Nature Travel Specialists
nature tours & travel, wildlife tours, adventure travel and general travel to Australia, Southeast Asia, South America and Alaska
PELICAN SPIT POST ISAAC
I walked to the end of pelican Thursday morning. It’s a mess. Maybe 30-40 of the vegetation gone or under sand, most of the high dunes gone, especially about 60-80% of the way along the island, and I think it’s about 150+ yards shorter – there’s no hook at the end anymore, and there is dune vegetation under water about 50-60 yards east of the current end. The wave action indicates the deeper dropoff is not for at least another 100 to 150 yards. It’s also overall much narrower than before, when you walk along much of the south side from about 1/3rd of the way along you are walking on over-sanded vegetation, which is now the tide line. In some places it’s only about 40 yards across. All three mudflat pools – the ones that start about 200 yds from the pier – are gone, filled in with sand. “Beach” is now twice as wide there. Similarly further along a huge plain sand area has been created, then suddenly water cuts into the vegetation. As you recall the swale area for much of the island was a line of small dunes, then a lower area, then another line of higher dunes on the north side. Now about 30-40% of the north side dunes remain, but with lots of big gaps, but nothing on the south side, and the inner area is mostly under sand.
about the middle of pelican looking east. To the far left you can see the start of the small peninsula traditionally used by birds to loaf. Tide was about 2/3 full. photo taken from near current south shoreline. Previously the north side could not be seen from the south due to dunes. Although it looks like there is much dune remaining, that's illusory. The black dots on the peninsula are pelicans, to give an idea of height. Foreshortening makes it look like there is more dune than is actually there. The area in the foreground was previously heavily vegetated, and the small clump of dunes mid ground is all that is left of all the dunes that were previously on the south side.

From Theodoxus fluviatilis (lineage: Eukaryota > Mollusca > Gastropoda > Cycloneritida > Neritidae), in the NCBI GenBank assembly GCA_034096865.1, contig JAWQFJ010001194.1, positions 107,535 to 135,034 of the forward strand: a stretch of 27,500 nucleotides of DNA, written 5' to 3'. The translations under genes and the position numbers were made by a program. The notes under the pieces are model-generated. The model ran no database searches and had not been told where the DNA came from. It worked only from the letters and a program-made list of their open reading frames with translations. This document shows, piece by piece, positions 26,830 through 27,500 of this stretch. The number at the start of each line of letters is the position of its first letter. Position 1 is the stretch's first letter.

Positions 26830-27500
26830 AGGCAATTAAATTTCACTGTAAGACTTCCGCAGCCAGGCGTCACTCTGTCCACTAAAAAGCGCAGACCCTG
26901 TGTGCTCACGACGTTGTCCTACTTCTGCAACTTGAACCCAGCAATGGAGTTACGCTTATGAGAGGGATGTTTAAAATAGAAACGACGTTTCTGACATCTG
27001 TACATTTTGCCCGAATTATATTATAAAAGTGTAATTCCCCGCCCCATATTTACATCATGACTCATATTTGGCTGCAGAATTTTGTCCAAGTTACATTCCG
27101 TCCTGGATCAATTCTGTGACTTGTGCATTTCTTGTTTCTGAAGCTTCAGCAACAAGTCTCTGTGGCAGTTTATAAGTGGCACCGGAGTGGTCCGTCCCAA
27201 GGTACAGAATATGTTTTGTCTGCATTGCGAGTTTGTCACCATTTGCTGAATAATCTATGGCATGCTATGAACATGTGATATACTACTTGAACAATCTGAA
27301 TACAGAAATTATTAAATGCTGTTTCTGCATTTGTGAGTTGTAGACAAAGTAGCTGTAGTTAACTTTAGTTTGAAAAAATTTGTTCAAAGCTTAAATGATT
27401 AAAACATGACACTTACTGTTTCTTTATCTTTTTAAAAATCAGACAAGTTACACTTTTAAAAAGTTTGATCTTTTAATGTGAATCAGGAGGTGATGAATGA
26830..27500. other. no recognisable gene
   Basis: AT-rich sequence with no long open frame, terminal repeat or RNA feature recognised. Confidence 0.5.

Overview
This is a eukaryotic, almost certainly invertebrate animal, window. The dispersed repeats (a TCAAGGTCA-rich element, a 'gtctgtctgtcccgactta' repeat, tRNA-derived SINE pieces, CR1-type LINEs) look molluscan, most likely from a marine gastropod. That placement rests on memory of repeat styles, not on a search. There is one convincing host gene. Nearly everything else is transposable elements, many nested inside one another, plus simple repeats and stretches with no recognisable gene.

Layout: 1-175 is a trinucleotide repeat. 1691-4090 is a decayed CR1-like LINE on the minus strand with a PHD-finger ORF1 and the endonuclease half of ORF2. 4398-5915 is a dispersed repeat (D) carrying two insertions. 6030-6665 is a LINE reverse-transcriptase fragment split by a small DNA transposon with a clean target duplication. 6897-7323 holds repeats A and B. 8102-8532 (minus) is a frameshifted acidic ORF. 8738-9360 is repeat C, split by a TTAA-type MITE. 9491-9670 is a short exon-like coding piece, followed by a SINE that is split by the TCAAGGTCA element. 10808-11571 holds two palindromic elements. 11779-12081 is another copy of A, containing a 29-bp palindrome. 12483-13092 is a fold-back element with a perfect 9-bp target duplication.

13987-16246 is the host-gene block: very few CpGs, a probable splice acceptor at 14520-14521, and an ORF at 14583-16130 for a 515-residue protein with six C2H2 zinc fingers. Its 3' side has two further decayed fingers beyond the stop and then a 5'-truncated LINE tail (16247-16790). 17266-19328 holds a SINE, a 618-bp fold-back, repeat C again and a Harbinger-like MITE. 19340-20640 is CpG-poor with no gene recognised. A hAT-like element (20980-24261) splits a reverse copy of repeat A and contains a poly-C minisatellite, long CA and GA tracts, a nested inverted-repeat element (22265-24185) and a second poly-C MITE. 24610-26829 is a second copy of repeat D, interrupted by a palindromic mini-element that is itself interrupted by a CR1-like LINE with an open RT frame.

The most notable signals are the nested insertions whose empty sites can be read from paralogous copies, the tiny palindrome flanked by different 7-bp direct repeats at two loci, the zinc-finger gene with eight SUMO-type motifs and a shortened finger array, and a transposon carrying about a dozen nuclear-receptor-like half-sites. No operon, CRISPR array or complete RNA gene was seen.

The next four photos sweep from north to south from one place.
The loafing peninsula on the north side, previously hidden by dunes from the south side; all this area was vegetated as can be seen from the remnants.
looking east along the middle of the spit. This vegetation was part of the central swale protected for the most part by small to large dunes north and south.
looking east continuing to swing south. Vegetation previously in the swale.
looking south east. Previously this area as a very narrow strip of sand with water washing around the base of the dunes at high tide.
This is a couple of hundred yards past the small bay and point on the north side; the point and the bay can be seen upper right. Again, this couldn't be seen from the south side other than the top of the vegetation due to dunes, but now the center is bare and open, and the dunes gone. The south side used to have a wide beach here whereas the inland vegetation, or what's left of it, is now in the water. Prior to the storm this photo would have shown beach out to about below the lefthe condos on the left.
Closer shot showing vegetation destroyed and at water's edge; previously it extended further south, then there was beach.
This was taken - again allow for foreshortening - from what was last week about 1/4 to 1/2 way along the second lagoon. The first, very shallow and ephemeral lagoon would have been on the other side of the dark area.